Here is a link to akeean’s Steam workshop

Why do you mod?

Usually, when I play and something bugs me enough I tab out and see how it works and change it to my liking. Most of the time I don’t publish my creations or at least not publicly.

I don’t want to bother writing descriptions or deal with people running into bugs (that may just as well come from them combining it with whatever other 50 mods).

For example, when playing with a friend, he was playing the Calamitous Birth Origin with his Lithoids.

They can build special colony ship asteroids that they crash on planets. This is cheaper and faster but creates a blocker on every planet colonized with it.

What my friend didn’t realize was that the blocker on new colonies was different from the one on his original homeworld. So he ended up suffering from low habitability and unrest in dozens of colonies.

Not wanting to lose a session we were already a few hours in, I just made a quick fixmod that changed the blocker on new colonies to be more like the one on his homeworld and not cost like 10% habitability.

Normally I would not have set it to be visible to the public, but I was inspired and slapped a random image on it, so a few people ended up using it.

Q: Do you have any idea how many mods are there for Stellaris?

A: There are about 24,000 mods for Stellaris in the Steam Workshop. But a lot of them are probably no longer compatible with the current game version…

Favorite Mods

Q: In a recent poll many Stellaris players answered that they keep their mods a secret. That surprised me… any idea why that is? Why would that be a secret? What mods do you like and use personally … if that is not a secret?

A: I’m not sure. Maybe they don’t want to admit to running anime-girls, fursona, or vaguely ww2 axis empire mods? There are some weird mods in the Workshop.

My modlist changes with every version, due to the game changing.

One mod that keeps getting updated and that I enjoy is Amazing Space Battles. This makes combat look a lot better and more dramatic, without really changing the game balance. I also use the related mods for it linked on the mods page.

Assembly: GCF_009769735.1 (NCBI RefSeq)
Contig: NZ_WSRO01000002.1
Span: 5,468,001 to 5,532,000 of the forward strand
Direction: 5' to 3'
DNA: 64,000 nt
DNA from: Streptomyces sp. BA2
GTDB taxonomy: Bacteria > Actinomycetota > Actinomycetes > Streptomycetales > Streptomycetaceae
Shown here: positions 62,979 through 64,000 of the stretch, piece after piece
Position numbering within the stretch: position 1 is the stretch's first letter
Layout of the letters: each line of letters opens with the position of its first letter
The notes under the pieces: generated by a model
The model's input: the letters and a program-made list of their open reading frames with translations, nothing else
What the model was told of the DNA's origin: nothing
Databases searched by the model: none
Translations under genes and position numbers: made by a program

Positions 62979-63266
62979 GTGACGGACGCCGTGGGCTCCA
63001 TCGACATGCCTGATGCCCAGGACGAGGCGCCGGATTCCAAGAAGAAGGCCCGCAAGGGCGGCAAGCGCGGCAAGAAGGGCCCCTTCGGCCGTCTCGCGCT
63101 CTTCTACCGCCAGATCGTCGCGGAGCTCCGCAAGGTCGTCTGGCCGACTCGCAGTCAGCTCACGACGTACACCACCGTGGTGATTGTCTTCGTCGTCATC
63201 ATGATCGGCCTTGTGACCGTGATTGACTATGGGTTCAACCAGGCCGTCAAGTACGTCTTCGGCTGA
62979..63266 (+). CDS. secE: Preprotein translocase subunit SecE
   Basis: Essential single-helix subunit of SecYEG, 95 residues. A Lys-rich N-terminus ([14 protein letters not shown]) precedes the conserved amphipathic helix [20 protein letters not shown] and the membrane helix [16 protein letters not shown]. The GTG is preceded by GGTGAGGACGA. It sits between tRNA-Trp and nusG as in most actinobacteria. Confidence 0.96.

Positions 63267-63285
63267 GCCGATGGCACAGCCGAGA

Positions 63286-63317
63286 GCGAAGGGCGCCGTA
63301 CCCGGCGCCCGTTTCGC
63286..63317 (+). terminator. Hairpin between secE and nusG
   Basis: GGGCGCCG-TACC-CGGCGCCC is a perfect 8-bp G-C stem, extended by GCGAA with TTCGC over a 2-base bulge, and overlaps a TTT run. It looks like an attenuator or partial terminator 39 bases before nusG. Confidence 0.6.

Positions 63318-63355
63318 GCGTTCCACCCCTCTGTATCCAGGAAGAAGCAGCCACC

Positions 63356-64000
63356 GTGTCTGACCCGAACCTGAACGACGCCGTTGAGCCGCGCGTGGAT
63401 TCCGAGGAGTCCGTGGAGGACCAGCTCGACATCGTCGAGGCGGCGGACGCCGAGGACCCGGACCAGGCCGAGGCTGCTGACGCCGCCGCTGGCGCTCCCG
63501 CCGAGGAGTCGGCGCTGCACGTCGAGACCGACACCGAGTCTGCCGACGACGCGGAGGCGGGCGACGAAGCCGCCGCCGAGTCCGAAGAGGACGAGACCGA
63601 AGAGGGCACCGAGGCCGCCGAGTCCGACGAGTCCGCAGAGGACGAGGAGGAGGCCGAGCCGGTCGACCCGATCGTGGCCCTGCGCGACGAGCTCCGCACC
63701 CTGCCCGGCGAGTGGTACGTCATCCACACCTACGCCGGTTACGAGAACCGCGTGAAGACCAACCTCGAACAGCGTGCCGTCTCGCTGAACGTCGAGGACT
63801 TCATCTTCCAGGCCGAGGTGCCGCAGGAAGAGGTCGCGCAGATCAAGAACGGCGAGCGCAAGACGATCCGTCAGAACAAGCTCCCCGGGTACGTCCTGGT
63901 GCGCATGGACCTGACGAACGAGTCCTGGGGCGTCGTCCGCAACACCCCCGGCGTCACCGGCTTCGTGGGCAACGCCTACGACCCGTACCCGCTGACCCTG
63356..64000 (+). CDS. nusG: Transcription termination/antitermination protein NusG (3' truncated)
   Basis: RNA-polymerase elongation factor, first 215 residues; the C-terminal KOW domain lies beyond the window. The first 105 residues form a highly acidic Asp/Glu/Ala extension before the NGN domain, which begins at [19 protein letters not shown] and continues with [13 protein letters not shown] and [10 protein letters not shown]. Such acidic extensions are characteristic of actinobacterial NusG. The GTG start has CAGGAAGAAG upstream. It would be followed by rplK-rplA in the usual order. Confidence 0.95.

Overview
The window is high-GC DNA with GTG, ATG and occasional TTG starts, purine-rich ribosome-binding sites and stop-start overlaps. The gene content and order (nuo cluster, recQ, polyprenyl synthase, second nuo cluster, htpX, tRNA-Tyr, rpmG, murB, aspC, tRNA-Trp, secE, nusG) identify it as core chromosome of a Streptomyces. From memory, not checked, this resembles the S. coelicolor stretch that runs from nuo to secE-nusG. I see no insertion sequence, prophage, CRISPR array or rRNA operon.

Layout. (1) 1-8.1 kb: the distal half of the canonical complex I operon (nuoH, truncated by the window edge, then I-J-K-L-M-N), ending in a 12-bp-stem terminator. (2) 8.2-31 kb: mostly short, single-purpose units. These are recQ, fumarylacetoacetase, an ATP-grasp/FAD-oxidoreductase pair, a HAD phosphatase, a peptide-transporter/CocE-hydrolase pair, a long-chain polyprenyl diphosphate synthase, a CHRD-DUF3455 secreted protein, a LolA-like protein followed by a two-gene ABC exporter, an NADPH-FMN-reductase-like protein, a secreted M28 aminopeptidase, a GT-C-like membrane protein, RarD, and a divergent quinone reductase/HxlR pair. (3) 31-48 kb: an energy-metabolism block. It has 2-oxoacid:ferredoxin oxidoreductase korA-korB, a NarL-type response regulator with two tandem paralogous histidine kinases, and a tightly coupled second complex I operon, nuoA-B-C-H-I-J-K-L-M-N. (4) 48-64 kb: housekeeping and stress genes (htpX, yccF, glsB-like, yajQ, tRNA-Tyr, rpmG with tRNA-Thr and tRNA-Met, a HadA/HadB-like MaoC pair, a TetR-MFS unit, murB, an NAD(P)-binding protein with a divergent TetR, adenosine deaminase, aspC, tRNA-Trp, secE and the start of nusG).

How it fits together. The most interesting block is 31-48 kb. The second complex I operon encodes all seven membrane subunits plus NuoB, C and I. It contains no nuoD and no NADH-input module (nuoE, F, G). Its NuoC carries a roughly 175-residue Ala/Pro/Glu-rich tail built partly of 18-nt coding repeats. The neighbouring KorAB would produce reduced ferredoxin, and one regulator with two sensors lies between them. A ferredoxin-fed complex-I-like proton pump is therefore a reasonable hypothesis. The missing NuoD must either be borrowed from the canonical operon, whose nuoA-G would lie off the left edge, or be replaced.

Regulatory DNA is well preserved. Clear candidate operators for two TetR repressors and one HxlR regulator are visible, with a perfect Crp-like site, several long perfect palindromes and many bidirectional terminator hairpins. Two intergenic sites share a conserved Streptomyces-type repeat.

Another one of my favorites is Downscaled Ships. This makes spaceships look smaller in relation to the solar system and planets.

In vanilla, a corvette is about the size of a moon and big fleets have some ugly clipping going on as they can’t fit into the same space the game wants them to be. Really ruins the optics of the game.

Homeworld solved this problem in 1999 by dynamically changing the scale of the ship depending on the zoom level. But this doesn’t seem important enough to Paradox and can’t really be modded in.

So the closest “fix” we can get is to just scale down all of the ships that the models are just smaller. I think with this mod, a Titan is about the size of a vanilla corvette. You can still zoom in more and get the same details visible, just with a bit more space between the ships zooming around.

If you use any modded shipsets, you’ll need a compatibility mod (that usually needs to be below those mods in load order), otherwise, the ships from the custom shipset mod will look gigantic compared to the downscaled ones.

Tips for Starting Using Mods

If you are new to modding Stellaris, you should find a list of mods that are known to work together, rather than subscribing to random mods. If mods conflict, it can lead to crashes, broken savegames, severe performance degradation, or “unexpected synergies”, rendering the game incredibly easy, or impossibly difficult.

A good modlist can lead to amazing and spectacular sessions, so it’s well worth trying out mods.

Can You Play Stellaris Multiplayer with Mods?

Q: Do mods work with Multiplayer in Stellaris, like the host’s DLC are expanded to all co-players?

A: Yes, you can run mods in multiplayer. No, it doesn’t work like the Host DLC authority. Clients must have the same checksum as the host.

All players need to run the same non-ironman save mods in exactly the same load order.

Unfortunately, there is no way to share lists of active mods from the game’s launcher.

Many people are waiting for that feature to eventually arrive with paradox mods. You can have collections in Steam to make subscribing to them easy and get them downloaded and available in the game launcher, but you still need to activate them and potentially drag them into the right order.

If you want to use different mods in a multiplayer session than in a concurrent single player session, be smart and create a playlist for either of those in the launcher.

This way you can easily swap the active list before you start the game. Also, make sure to actually swap to the right playlist before starting the game.

Ironman & Ironman Compatible Mods

You can run any ironman-compatible mods individually without them affecting a multiplayer session. There are only very few mods that are ironman save (usually UI mods and graphical tweaks).

Mods & Checksum

What is “the checksum”? The game displays a string of letters and numbers near the version number (or as a tooltip of the version, I don’t quite remember right now) in the main menu.

Any mod that changes the game balance or adds new things, will cause a change in the checksum.  There are some mods that don’t modify the checksum, those are usually called “ironman compatible” since the game only lets you collect achievements with the vanilla checksum. Same checksum = same game version with same active mods in the same order and same version of mods.